DDT Concentrations May Be Increasing in Northern Oceans
U.S. soldiers applying DDT-based insecticide during WWII. Image credit: Wikimedia Commons
An estimated 1.5 million metric tons of DDT were used between the 1940s and the 1970s, when strict restrictions were placed on the chemicals worldwide. Though the use has been cut dramatically since then, new research has found that DDT is still being emitted by the world's oceans, and that concentrations in the northern oceans may actually be increasing.Used as an agricultural insecticide and to control mosquitoes and other disease carrying insects, DDT was banned after research showed its powerful impact on marine life and birds. Despite bans, DDT is still in use in some places today. Most common in the southern hemisphere, the chemical still enters the environment through use as a malaria control, leakage from old containers, and its inclusion in other pesticides.
Still, new research shows that the levels in the oceans are greater than that being emitted today. The explanation, Irene Stemmler and Gerhard Lammel of the Max Planck Institute for Chemistry believe, is that legacy DDT has entered a cycle in which it evaporates from the oceans into the atmosphere and then is returned with rain before it has a chance to be broken down by exposure to the sun.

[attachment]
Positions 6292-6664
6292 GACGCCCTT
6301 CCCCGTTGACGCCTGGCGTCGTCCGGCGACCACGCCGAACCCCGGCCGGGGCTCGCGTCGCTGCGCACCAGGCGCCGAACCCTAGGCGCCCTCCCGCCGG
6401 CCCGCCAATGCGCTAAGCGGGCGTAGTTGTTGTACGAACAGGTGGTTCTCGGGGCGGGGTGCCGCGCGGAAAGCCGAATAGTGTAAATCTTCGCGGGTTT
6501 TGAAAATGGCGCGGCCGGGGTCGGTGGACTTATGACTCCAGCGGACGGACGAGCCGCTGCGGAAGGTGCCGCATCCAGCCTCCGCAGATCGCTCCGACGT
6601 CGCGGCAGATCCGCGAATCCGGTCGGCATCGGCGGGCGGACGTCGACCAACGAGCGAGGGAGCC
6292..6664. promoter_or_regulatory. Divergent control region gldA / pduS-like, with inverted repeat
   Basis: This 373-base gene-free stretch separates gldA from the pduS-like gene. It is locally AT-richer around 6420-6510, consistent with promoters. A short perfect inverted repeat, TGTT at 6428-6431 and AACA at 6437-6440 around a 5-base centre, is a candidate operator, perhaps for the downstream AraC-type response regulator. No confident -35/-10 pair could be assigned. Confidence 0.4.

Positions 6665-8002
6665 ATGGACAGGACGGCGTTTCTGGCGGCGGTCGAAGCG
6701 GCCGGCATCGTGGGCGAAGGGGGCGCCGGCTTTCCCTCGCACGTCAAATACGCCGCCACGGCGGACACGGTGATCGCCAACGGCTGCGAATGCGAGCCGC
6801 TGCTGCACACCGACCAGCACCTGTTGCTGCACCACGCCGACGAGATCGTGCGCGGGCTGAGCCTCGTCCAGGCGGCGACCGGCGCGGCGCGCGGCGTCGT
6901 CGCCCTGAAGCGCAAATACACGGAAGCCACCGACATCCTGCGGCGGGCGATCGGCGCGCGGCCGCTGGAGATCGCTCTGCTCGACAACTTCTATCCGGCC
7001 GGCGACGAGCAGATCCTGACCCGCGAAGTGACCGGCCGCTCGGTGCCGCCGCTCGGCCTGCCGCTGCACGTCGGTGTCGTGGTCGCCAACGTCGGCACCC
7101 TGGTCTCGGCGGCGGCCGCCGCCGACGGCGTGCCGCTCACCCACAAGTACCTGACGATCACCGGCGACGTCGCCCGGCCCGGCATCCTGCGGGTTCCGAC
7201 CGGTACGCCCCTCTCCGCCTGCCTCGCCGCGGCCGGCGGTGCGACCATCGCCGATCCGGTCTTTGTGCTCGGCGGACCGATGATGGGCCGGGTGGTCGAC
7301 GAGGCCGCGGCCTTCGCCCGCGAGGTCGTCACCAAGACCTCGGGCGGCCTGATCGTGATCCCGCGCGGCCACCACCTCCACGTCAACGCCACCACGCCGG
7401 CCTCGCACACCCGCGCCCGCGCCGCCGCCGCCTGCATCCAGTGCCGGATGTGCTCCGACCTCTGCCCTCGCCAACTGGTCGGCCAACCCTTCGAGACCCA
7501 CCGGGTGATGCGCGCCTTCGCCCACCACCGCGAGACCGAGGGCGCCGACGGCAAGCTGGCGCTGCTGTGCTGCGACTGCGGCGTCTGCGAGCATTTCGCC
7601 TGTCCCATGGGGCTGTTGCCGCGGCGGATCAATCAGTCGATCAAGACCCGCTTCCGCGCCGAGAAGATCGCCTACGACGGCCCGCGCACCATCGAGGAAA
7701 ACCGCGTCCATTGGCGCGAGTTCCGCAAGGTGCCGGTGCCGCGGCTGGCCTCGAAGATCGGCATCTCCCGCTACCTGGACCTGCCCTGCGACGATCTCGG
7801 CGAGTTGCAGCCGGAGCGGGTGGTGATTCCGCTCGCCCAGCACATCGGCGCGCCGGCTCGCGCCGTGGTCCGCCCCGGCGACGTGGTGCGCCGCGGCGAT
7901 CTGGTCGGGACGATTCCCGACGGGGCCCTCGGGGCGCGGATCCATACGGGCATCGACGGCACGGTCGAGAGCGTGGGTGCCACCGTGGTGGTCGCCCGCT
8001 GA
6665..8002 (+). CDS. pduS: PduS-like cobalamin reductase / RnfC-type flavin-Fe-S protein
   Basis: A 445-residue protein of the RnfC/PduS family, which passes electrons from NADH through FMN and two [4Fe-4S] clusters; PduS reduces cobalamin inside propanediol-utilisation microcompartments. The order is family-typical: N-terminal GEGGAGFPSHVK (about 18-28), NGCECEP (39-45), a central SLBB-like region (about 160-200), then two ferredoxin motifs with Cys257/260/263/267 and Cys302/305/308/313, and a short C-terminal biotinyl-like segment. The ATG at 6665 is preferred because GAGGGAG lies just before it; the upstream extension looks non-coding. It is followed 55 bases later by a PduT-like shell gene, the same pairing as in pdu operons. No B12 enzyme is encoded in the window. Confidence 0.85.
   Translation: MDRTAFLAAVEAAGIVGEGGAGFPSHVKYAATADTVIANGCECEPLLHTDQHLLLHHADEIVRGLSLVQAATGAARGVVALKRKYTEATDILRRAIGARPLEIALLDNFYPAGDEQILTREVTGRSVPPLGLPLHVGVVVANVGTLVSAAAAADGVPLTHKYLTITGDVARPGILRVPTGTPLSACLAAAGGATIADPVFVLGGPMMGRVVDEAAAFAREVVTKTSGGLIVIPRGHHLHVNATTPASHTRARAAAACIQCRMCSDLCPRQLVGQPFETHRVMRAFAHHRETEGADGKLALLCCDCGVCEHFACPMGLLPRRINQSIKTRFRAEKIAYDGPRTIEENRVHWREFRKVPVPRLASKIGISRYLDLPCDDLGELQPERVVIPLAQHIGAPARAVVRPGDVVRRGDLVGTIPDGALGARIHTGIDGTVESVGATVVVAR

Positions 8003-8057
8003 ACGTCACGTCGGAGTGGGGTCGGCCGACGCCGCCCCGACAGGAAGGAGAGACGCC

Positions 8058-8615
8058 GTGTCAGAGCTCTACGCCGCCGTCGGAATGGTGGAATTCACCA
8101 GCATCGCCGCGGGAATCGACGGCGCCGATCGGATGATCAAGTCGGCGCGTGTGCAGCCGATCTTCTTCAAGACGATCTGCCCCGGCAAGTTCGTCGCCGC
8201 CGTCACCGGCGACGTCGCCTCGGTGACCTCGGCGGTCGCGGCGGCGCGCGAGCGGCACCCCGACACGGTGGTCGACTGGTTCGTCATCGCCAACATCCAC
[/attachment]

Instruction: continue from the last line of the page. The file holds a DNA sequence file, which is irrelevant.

This cycle, they report, is likely to continue for some time because DDT is broken down very slowly in the environment. Taken alone, however, the process is not something people need to worry about. Environmental levels are still low and as Lammel explained, "cruise passengers will never suffer from this."
Increasing Concentrations in Models
There is evidence, however, that DDT may be increasing in concentration in northern waters. In warmer southern oceans, the chemical evaporates very quickly, Stemmler and Lammel explain, but in the colder waters of the north, it tends to stay longer, allowing concentrations to build.
This could, according to the team's computer models, persist to the point where DDT levels are toxic to marine life. Additionally, there is the risk that concentrations will increase up the food chain, through a process known as bioaccumulation, creating toxic meals for top-level predators including humans.
Stemmler and Lammel point out that, until recently, there has been very little research done on DDT in marine systems and because of this, they were not able to conclusively prove their model. Still, it certainly provides a compelling reason to conduct further research on the chemical's behavior in the environment.